Opening 21 Dec 2006
The film’s title refers to the biblical tower of Babel and the inability to communicate. Like other recent films, e.g., Crash, here many lives intertwine, this time globally. A Japanese man goes hunting in Morocco. He gives a rifle to his Moroccan guide. The guide, in turn, sells it to another man who gives it to his sons to protect the goats from jackals. The young boys shoot at a tourist bus and injure an American woman. She and her husband are forced to take shelter in a friendly but primitive Moroccan village to wait for an ambulance. Therefore, their return to San Diego is delayed and their Mexican babysitter fears to miss her son’s wedding in Mexico. She takes the two blond children over the border. Their return to California is complicated by the behaviour of her nephew who is drunk and driving, so that she and the children are suddenly out of the car and hiding in no-man’s borderland. In the end, two lives are changed irreversibly, one might be slightly improved, and the others miss permanent misfortune by sheer luck.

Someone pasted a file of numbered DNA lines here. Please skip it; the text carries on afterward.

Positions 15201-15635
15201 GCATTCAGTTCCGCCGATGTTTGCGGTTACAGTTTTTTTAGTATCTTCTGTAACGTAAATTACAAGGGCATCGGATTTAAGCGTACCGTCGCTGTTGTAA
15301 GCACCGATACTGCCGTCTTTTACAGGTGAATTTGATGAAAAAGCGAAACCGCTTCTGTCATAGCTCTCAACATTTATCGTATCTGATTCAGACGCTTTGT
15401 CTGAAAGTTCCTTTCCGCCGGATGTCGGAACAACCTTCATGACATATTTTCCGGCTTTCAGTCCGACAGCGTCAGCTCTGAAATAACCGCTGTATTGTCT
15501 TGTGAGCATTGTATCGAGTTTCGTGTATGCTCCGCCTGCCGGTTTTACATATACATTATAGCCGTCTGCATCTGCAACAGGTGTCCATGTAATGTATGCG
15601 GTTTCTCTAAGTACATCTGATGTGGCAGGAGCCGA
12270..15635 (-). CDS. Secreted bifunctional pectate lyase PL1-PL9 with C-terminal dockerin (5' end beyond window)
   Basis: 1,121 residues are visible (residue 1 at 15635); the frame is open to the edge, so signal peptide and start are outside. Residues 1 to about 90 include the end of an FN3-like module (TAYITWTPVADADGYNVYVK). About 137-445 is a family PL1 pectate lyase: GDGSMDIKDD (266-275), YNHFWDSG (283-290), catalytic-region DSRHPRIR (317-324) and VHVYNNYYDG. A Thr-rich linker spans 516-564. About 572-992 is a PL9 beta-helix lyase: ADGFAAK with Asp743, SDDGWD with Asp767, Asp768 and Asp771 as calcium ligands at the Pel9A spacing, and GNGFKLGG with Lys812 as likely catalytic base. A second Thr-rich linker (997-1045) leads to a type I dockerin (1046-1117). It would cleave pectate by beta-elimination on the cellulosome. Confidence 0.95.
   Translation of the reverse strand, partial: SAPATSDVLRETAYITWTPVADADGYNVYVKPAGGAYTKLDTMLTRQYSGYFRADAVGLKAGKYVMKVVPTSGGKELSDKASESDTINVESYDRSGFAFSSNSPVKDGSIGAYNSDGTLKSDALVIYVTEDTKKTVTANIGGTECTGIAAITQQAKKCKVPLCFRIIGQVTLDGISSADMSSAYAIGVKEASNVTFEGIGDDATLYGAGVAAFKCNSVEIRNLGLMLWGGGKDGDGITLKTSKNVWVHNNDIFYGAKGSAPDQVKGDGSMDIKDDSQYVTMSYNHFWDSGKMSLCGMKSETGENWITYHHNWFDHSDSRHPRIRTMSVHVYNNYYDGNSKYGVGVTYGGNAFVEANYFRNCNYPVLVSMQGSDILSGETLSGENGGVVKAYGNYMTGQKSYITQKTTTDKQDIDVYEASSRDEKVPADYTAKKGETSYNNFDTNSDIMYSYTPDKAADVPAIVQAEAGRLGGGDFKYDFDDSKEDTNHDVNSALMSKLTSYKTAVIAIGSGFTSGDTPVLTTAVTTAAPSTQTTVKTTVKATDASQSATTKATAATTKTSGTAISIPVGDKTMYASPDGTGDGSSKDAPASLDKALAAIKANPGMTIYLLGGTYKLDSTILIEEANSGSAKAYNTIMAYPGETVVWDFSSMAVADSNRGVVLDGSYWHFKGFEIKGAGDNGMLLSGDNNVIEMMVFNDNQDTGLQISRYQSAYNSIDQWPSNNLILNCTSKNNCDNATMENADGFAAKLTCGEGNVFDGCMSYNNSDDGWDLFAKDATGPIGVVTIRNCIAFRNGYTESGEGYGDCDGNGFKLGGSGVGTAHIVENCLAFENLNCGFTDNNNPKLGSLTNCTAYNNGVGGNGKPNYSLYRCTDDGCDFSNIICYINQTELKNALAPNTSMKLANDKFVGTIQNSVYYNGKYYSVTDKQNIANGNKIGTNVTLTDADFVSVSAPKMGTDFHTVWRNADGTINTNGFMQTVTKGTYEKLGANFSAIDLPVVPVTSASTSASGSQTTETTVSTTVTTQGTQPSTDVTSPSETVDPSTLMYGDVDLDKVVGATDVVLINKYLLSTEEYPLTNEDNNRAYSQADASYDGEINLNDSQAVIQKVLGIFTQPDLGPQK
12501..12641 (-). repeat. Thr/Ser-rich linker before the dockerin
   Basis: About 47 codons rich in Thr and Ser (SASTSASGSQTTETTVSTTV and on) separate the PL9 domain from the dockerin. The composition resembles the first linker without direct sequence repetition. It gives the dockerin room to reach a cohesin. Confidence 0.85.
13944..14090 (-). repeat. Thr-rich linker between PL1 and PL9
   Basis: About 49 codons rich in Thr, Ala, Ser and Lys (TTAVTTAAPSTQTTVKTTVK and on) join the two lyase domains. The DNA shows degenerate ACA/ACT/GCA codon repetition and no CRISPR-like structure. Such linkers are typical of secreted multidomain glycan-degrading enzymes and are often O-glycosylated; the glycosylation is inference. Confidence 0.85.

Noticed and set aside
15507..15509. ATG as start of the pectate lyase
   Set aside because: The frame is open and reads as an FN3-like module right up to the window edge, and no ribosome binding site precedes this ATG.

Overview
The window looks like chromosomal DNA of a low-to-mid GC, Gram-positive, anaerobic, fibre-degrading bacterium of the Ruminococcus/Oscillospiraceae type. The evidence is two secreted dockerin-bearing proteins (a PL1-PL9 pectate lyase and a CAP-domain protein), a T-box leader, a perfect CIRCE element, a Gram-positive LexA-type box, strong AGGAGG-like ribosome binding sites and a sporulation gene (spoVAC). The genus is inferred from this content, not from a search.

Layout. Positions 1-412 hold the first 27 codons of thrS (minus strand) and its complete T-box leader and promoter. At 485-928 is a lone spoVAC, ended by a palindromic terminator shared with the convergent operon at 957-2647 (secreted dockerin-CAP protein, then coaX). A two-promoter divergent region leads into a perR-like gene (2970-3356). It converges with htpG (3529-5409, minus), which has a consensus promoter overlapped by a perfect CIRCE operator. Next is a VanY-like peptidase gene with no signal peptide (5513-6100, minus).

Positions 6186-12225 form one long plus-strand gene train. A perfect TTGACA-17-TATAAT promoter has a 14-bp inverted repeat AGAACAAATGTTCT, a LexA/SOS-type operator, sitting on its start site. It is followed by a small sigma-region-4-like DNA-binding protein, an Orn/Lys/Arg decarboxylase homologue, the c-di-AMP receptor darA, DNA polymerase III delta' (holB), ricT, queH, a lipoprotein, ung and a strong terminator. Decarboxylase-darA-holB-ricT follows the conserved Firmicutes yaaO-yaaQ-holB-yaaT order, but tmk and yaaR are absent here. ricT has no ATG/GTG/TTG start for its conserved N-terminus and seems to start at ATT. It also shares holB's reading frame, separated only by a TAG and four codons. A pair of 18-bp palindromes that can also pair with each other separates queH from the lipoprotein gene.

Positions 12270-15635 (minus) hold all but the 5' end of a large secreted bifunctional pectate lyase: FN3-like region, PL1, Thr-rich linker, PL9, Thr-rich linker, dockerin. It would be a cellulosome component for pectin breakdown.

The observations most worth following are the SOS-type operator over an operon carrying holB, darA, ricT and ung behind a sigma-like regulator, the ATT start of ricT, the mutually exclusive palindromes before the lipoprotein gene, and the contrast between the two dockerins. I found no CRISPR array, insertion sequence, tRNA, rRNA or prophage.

The film shows that communication is difficult in English, Arabic, Spanish, Japanese and sign language. Even those who speak the same language cannot communicate, while at the same time TV newsreels communicate too much. The Americans (Brad Pitt and Cate Blanchette) come across as arrogant in their helplessness. Rinko Kukuchi as the Japanese teenager is a wonderful new face in Western cinema and Adriana Barraza gives an especially good performance as the Mexican woman, the character who most deserves our sympathy. Not to forget Gael García Bernal as the nephew. The story goes forwards and backwards, which can be confusing and it is too long. However, the message that no man is an island, and we are all on this planet together, comes across very well. This is part three of a trilogy by director Alejandro González Ińárritu who gave us Amores Perros and 21 Grams and for Babel he won first prize for best direction in Cannes 2006. (Becky Tan)